China to Cut Tariffs on Imported US cars

China is apparently opposed to the US in the trade dispute, US President Trump tweeted that Beijing wants to reduce tariffs on US import cars. This could also benefit German manufacturers.

According to US President Donald Trump, China is reducing import duties on US import cars. The Beijing government has pledged to “reduce and remove” the charges, which are currently at 40 percent, Trump said via the short message service Twitter.

How exactly reduction and reduction will take place, Trump did not explain. There has been no response from the US government and automakers so far. However, on Monday there will be a longer-term meeting between government representatives and car producers.

Should the Chinese government actually reduce tariffs significantly, not only American manufacturers should benefit from it, but also BMW, which produces SUVs of types X3-6 at its US plant in Spartanburg, US, and from there exported.

On Saturday, Trump and China’s President Xi Jinping had agreed to a 90-day hiatus in the trade dispute over a two-and-half-hour dinner on the sidelines of the G20 summit in Buenos Aires. Xi and he have an “incredible relationship” that will make progress in the trade dispute, Trump said at the table.

The US wants to waive during this time on tariff increases, China in return to buy more US products. In addition, negotiations should continue on issues such as the protection of intellectual property or technology transfer. According to the Chinese Foreign Ministry, the goal of the negotiations is to eliminate all special duties imposed.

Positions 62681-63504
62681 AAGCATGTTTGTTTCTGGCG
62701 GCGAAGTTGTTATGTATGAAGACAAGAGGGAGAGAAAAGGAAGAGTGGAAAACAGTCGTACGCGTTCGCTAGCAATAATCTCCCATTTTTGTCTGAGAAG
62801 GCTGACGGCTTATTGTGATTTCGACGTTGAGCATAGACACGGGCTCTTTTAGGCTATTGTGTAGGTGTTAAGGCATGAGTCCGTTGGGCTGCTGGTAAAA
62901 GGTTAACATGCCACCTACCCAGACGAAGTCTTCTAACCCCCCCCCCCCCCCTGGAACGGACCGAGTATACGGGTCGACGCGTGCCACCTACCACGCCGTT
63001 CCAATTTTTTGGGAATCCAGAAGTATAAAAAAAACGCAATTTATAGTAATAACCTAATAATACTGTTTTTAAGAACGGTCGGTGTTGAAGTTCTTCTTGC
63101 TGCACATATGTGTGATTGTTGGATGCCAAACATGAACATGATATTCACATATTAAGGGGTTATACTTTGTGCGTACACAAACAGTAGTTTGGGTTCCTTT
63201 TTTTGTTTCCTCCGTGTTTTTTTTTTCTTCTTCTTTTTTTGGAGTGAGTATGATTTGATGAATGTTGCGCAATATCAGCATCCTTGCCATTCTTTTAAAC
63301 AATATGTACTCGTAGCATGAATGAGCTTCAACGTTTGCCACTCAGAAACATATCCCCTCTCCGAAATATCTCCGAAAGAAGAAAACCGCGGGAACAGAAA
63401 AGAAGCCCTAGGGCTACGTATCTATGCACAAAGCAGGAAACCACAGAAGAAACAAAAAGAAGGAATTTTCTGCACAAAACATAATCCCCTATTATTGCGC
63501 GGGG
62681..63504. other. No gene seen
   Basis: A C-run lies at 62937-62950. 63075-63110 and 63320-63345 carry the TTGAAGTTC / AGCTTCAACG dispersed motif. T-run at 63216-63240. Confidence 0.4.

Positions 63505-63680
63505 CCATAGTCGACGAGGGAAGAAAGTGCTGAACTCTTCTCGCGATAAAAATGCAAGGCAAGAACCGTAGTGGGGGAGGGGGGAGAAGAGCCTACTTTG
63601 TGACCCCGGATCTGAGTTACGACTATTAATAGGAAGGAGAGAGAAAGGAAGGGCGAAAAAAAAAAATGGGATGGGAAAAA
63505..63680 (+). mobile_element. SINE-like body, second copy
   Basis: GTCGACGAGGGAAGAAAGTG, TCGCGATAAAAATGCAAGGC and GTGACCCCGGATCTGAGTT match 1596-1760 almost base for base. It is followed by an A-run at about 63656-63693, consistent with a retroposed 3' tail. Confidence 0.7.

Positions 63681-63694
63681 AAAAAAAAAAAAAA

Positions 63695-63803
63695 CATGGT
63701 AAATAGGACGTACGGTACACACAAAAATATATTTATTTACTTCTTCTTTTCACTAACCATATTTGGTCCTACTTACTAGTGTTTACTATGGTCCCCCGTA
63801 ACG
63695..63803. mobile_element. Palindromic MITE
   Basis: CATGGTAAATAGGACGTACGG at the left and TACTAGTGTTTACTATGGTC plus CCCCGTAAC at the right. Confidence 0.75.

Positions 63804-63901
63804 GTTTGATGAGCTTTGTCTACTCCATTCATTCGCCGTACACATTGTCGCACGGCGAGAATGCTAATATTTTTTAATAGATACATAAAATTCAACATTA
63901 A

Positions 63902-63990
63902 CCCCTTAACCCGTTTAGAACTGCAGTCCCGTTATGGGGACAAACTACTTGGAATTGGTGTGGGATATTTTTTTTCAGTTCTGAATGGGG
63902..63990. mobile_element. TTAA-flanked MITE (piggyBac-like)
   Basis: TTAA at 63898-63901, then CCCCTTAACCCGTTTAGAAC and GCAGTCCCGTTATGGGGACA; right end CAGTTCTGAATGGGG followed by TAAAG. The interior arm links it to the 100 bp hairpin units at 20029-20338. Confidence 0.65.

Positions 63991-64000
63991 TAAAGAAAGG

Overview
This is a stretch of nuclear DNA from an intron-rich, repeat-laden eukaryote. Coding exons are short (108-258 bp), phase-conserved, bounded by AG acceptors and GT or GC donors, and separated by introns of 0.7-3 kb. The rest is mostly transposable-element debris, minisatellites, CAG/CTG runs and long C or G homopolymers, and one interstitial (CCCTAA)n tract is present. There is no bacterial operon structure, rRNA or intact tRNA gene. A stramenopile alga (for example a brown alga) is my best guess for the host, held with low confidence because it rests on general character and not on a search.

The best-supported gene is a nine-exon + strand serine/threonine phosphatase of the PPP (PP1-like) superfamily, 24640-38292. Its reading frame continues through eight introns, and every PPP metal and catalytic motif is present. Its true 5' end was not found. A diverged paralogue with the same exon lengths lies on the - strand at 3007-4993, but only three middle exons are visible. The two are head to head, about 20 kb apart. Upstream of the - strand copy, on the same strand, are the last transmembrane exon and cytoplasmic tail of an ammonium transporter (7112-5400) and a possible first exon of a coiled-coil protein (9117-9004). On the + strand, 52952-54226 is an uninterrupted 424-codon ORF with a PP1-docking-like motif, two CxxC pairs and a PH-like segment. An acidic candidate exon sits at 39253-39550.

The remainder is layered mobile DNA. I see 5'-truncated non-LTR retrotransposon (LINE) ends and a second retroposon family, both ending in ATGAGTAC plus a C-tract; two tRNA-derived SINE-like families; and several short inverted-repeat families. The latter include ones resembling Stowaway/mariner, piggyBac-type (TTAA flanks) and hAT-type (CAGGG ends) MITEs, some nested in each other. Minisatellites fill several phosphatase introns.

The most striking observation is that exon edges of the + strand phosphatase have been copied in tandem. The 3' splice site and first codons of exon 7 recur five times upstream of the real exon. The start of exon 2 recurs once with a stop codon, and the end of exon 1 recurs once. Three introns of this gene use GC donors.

For months, the two largest economies in the world have been engaged in a bitter dispute over bilateral trade relations. The US is facing a trade deficit with China and introduced special duties on Chinese goods worth $ 250 billion.

Beijing, on the other hand, is currently levying US $ 100 billion in import duties on US goods. Trump had threatened further duties worth 267 billion US dollars to increase the pressure. There was no question of that after the meeting in Buenos Aires.

The IMF expects world economic growth to plummet by 0.75 percentage point if all globally announced tariffs come into force, but reducing restrictions by 15 percent could boost growth by half a percentage point.

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